Surgical treatment

Last updated on 18th December 2018

Laparoscopy and treatment

This is a technique in which a thin telescope is inserted into the abdomen to inspect the pelvic organs. A 1cm incision is made within or under the umbilicus and the abdomen is filled with gas. This distension allows the surgeon to inspect the pelvic organs to confirm the diagnosis of endometriosis. Another small incision is made close to the pubic hairline.

If any endometriosis is seen then usually up to a futher three incisions may be made to allow treatment to the affected areas. The surgeon would then either cauterise (burn) or remove the affected areas. Occassionaly there are further incisions required during the surgery.

You may be required to have drugs prior to surgery or if the tissue is very vascular your surgery may entail partial treatment and then drugs and a second planned procedure. In other words, your surgery may be undertaken in two stages to optimise complete removal of disease.

Bowel preparation

You will be given medicine the day before surgery to clean out your bowels. This will help with the surgery and may reduce the risk of complications if the bowel is involved. As your bowels have been cleared out before the operation, you may not necessarily open your bowels prior to being discharged home following surgery.

Minor surgery

Minor surgery will involve inspection and cauterising or removing the endometriosis tissue or spots.

Adhesions (scar tissue) would be divided.

An endometrioma or chocolate cyst (cyst filled with endometriotic fluid) will be opened and drained. The cyst will then be treated. Care will be taken to preserve as much normal ovarian tissue as possible and reconstruct the ovary where required.

You will have a catheter (tube in the bladder) overnight.

You may also have a PCA (patient controlled analgesia) overnight where you have the control pain relief medication which you may administer yourself by pressing a button.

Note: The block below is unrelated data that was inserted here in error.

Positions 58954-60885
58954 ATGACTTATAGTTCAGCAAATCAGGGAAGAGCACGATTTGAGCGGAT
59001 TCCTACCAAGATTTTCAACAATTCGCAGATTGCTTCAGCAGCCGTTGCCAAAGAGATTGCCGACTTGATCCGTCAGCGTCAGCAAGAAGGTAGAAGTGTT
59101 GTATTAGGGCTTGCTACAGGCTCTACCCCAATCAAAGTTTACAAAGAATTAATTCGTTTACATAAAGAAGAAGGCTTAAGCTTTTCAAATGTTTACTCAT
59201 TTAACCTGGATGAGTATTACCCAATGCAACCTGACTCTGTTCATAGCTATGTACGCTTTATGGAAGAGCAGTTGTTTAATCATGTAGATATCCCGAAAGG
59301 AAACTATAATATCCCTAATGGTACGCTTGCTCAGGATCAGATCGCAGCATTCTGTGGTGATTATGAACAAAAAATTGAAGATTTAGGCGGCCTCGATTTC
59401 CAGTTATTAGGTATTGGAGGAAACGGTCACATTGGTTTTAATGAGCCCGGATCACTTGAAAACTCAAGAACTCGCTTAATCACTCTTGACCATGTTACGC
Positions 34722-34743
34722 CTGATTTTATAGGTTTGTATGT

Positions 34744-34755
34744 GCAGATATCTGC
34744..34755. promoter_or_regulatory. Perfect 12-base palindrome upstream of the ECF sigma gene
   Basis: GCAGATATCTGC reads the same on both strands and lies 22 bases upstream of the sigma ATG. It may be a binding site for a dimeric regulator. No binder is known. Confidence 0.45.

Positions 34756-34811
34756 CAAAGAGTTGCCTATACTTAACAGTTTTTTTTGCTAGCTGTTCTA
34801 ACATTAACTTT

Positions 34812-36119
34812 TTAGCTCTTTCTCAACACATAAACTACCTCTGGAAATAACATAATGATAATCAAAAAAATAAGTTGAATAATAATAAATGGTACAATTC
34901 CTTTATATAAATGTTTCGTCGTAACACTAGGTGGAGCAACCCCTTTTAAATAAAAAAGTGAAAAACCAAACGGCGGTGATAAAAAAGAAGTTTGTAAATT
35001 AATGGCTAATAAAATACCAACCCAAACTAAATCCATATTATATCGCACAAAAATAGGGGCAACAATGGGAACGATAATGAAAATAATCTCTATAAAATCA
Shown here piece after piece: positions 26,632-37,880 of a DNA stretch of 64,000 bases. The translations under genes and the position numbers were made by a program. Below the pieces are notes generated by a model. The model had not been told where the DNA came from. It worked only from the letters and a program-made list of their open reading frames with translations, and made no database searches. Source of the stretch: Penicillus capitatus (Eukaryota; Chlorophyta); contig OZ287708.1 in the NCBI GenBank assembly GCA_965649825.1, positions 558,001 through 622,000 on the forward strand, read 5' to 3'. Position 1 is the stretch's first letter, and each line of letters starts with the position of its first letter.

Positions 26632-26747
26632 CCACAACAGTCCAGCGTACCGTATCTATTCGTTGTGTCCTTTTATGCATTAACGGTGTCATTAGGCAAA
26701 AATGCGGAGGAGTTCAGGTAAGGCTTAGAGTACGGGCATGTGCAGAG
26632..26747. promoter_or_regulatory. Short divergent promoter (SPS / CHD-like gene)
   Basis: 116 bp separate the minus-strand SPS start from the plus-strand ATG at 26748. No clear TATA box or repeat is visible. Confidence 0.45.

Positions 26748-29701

Usually you would be discharged the following day. The duration of stay depends on the extent of endometriosis.

Major surgery

Extensive surgery is achieved through the telescope, though a slightly longer duration of stay may be needed. Occasionally an open incision is required to complete the surgery.

This would involve:

  1. Cutting away the endometriosis affected tissue
  2. Releasing ovaries
  3. Releasing adhesions and removing the tissue affected by endometriosis around the back and the side of the uterus, around the bladder and ureter and the space between the rectum and the vagina
  4. Dissecting the ureters (tubes that carry urine from the kidneys to the bladder) to be able to remove endometriosis tissue

Bladder disease

If severe endometriosis affects the bladder (Anterior disease) or is found close to the bladder then:

Bowel disease

The bowel may sometimes be involved with endometriosis. The surgical treatment involves dissecting the bowel free and assessing the degree of involvement. At times nothing more needs to be done, however, at other times the endometriosis may need to be cut away.

The surgical approach is determined by the degree of bowel involvement. This may require taking off the surface layer of the bowel or taking out a small disc of bowel and sewing up the resulting hole. Sometimes, if the involvement is extensive a small section of the bowel needs to be removed and the bowel rejoined.

These procedures are done together with the laparoscopic bowel surgeons depending on the extent of bowel surgery required.

The surgery may require an additional 3 cm cut in the pubic hair line.

Occasionally if the bowel join is very low (near the anus) or the operation has been technically difficult then a stoma bag is required (ileostomy). This effectively diverts the faeces into a bag on the abdomen thus protecting the join down stream and allowing it to heal. The stoma bag is usually left for three months and then requires a smaller operation to return the bowel into the abdomen. This usually requires a hospital stay of two to three days.

Surgical risks

The risk of a major complication from a laparoscopy only is about 1 -2 per 1000. The risk from the most major type of laparoscopic surgery for endometriosis is up to 1 in 10. The members of the surgical team will discuss all the risks listed below in detail when you will sign the consent form for the operation.

As with all surgery the associated risks may include:

Risk of delayed complications include:

If any of these complications occur, a laparotomy (open surgery through a larger cut) may need to be undertaken to correct the damage or to stop bleeding.

If you experience sudden or increasing pain at home, or are vomiting or feel unwell please seek medical advice immediately.

If you are unable to pass urine please attend A&E urgently as you maybe in urinary retention.

Where surgery is carried out for pain it is important to appreciate that although we expect the operation to result in improvement, in some situations pain will remain and further investigations and treatment may be required. This can be the case even in patients having a hysterectomy for pain.


R/V endometriosis diagram Endometrioma Minor endometriosis Utero-sacral nodule Bladder nodule Bowel endometriosis


Bladder nodule Bowel endometriosis Endometrioma Mild endometriosis
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